The animals you have with red irises are going to have more photosensitive irises when exposed to UV light. Not a big deal, I have both leucistic and albino animals and they tend to just hide their faces under a leaf or a branch or something when basking, but they still love basking but I notice do not bask for as long as my darker colored ball pythons.

You seem very passionate about denying that ball pythons can be semi-aboreal, to the extent that you claim research studies are to be dismissed without any concrete evidence on WHY they should be dismissed.

Look up the definition of a generalist species. Ball pythons climb, even in the recent Dav Kaufman youtube video, all the locals he asked said they are found in trees in the rainy season, when most of the ground is flooded. A quick google search will tell you the rainy season in Ghana last from May to September. That’s almost half the year. LOL

Listen, that’s great that you’ve kept animals for years and have gained some experience, but everything evolves and keep growing. It’s the same reason we aren’t still treating every human ailment with leaches. LOL. Information about ball pythons is going to continue to grow and get more in depth and it’s our job as keepers to evolve with all the new information we learn. It can be a fun exciting thing as we make our animals’ lives better and more enriched, rather than something to fight over.

Have you ever kept any truly semi arboreal or arboreal snake species?


Friendly reminder let’s not get to heated :slightly_smiling_face::slightly_smiling_face: not trying mini mod


Not kept myself but yes taken care of them.

Does that include feeding them? I feel like once you observe the mechanics, of striking at prey while balancing or wrapped on a limb, it’s clear that it requires a body type and a level of dexterity that ball pythons simply don’t possess.

Depending on the species of bird and it’s niche in it’s habitat, there is no reason to assume that ball pythons are eating birds from high up in trees. Many species of bird nest low to the ground in shrubs/undergrowth or even on the ground, and many more feed there. Any avian nest raiding they may do could much more easily be described by the above, than by climbing high in trees. The presence of birds as gut contents doesn’t necessarily mean they’re spending any/more time in trees.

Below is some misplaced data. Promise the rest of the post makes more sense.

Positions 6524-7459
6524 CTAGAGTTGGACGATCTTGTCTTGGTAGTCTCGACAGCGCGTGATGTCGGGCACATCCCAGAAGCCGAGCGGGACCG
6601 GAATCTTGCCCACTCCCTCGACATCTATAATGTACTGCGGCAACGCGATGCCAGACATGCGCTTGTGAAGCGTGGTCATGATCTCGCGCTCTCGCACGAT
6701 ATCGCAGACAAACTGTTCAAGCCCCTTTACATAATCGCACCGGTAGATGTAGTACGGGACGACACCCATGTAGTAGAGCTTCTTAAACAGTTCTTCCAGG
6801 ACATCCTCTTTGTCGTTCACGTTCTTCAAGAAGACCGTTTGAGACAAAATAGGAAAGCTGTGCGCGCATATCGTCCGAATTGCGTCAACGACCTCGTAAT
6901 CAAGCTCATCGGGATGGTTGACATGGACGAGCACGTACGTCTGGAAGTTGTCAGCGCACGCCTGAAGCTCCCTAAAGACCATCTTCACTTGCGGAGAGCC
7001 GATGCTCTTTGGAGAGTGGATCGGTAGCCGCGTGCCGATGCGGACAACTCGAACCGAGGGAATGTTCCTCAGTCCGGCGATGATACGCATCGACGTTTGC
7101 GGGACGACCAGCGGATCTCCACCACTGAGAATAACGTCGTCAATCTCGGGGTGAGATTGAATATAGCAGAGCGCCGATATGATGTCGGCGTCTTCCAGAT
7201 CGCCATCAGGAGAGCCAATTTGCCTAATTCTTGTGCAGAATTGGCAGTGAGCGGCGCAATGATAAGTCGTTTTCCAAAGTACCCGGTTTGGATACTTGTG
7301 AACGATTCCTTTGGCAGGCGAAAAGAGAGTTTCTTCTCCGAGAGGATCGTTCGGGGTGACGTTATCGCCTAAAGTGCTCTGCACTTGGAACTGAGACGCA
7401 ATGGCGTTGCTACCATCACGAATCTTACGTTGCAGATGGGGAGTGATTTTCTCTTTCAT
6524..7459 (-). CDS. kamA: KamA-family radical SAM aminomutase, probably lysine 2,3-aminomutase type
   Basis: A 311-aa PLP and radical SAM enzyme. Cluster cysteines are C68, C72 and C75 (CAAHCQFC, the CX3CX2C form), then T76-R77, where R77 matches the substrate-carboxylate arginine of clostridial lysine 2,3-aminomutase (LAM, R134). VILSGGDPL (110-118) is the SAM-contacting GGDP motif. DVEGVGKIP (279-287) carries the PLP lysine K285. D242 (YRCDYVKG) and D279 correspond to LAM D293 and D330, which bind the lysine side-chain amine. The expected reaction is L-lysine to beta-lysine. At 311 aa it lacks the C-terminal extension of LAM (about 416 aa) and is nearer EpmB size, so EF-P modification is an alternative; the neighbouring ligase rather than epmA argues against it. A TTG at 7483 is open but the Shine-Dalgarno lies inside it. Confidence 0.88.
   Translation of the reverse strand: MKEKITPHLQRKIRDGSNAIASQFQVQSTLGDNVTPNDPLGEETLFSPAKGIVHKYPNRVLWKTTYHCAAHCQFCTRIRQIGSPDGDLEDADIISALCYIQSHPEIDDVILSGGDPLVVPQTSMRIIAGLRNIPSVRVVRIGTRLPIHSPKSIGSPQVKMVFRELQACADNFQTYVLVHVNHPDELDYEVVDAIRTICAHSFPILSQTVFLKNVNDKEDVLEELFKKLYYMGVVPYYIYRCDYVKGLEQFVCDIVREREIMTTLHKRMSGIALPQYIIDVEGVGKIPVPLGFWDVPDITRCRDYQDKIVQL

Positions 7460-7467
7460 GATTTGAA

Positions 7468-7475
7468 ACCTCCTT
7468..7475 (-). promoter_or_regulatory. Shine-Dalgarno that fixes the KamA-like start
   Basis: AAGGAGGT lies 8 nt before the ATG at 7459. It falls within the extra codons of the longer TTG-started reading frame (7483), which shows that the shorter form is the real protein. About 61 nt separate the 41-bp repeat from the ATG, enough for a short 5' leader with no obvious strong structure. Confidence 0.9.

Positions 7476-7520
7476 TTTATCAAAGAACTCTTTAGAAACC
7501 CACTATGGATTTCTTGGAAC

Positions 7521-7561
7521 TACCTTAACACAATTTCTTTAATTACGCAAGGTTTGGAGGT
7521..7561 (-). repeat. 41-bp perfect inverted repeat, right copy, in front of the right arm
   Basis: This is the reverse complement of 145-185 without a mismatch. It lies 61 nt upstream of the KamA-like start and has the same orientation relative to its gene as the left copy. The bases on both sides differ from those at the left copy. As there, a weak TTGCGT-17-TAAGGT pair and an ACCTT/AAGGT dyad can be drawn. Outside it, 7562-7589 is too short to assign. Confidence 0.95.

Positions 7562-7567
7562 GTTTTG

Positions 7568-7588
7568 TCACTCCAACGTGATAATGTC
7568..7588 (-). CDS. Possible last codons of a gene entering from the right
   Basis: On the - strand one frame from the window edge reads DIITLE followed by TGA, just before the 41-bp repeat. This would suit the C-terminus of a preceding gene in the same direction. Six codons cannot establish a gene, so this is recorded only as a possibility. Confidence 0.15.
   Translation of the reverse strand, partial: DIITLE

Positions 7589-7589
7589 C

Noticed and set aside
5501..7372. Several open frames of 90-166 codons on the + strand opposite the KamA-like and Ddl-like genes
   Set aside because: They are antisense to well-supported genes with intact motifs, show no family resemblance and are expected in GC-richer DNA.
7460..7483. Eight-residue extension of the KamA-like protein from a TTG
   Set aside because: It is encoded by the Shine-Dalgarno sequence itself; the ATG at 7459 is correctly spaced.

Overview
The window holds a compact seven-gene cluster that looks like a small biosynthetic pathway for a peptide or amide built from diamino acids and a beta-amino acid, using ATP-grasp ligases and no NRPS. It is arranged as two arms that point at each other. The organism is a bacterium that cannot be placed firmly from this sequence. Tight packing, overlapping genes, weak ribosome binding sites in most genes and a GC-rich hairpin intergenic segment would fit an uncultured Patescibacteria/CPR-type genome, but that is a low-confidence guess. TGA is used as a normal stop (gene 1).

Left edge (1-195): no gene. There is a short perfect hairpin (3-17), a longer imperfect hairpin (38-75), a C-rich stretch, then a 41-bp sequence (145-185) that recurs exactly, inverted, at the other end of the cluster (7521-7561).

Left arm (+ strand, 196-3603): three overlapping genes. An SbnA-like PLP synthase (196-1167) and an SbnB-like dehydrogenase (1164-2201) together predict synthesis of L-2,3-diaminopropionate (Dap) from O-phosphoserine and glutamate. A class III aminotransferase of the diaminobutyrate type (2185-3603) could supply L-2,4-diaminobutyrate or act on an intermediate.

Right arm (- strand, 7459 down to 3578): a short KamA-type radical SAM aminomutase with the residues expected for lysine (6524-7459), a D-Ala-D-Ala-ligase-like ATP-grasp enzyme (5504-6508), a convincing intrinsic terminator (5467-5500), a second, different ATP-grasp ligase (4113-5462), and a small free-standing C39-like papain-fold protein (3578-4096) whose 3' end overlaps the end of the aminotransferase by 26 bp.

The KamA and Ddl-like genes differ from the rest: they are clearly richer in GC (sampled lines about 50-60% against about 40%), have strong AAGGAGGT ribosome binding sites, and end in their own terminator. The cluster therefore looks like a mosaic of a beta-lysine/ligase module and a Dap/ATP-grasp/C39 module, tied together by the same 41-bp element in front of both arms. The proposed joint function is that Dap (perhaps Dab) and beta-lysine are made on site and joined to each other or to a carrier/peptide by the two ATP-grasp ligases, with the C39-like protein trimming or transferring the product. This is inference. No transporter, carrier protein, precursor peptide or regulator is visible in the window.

There is no “assumption” about ball pythons eating birds in trees. Scientists did research and published a paper. They documented which species of birds were being eaten by examining their stomach contents, you can look it up. The birds they documented weren’t birds commonly found on the ground, they appeared to be raiding nests. You can easily google and find the paper, it’s fascinating.

can you provide I link please we dont know the search to use

… But …

Did they document the ratio of birds to rodents found in the stomach of the entire area or just in trees? how about the entire region? If you live in a place that only sells fish within a hours distance, your probably having fish for dinner.

This is such an important point that needs to be taken in.


Listen, it is a legit study done by real scientists. Here is just a file from Reptifiles that lists at least two studies: well:

I am not seeing any of the contradictions some of these fellas are claiming here, backed up by any scientific references, so I would rather follow the science. To make personal assumptions that because they think the study is flawed and that they don’t believe they could climb trees because they think the animals do not have the dexterity, is just speculation.

I WILL say, that I do know that ball pythons are animals that learn, in my experience, so while mine are all stellar climbers I know this is because I let them climb from an early age and when I’ve adopted or cared for animals that were kept in confined spaces, their muscle tone was lacking and they were much clumsier as being confined hadn’t given the opportunities to develop normal muscle tone or skill climbing so they had to learn like a youngster and when you have a bigger snake that’s a klutz, it can be a bit nerve racking.

They also learn HOW to fall, just like human athletes do, to not hurt themselves, so for a younger animal, learning how to fall is probably a little easier than a larger, adult animal, particularly one lacking in muscle tone. (Ya know, like a gymnast trains her whole life to compete in the Olympics, you wouldn’t expect a 50 year old guy who’s never played sports to be able to do an Olympic athlete’s routine, buy ya know, in nature, an animal better be the the best shape it can or it will not survive.)

These animals do not have to have specialized mechanics for being aboreal as they are GENERALISTS, they aren’t aboreal, but they can be considered semi-aboreal like many other generalist species. Lots of prey found in the stomachs of ball pythons was from birds that do not visit the ground often, if at all.

Just for fun, I want to add a few things here.

  1. You keep referencing the “the scientists” and “real scientists”, but here’s the thing…scientists are not a monolith. Even within the smallest niche subfields you will find individuals, groups and publications with seemingly contradictory findings. Much like the Blind Men and the Elephant story, there are a lot of different variables that can affect the results and conclusions of a study. While certain statements are almost universally accepted by the scientific community (gravity exists, the earth is round, vaccines are good/important), there’s so much that isn’t known and is hotly contested. I almost guarantee you could fund 10 separate groups to go explore the natural diet and habitat of ball pythons and depending on time of year, region, whether they were looking during the day or night, internal biases, composition of the team and human error, you would get some different and contradictory results.

  2. Since we’re talking about “real scientists”…do you know what @t_h_wyman does in “real life”?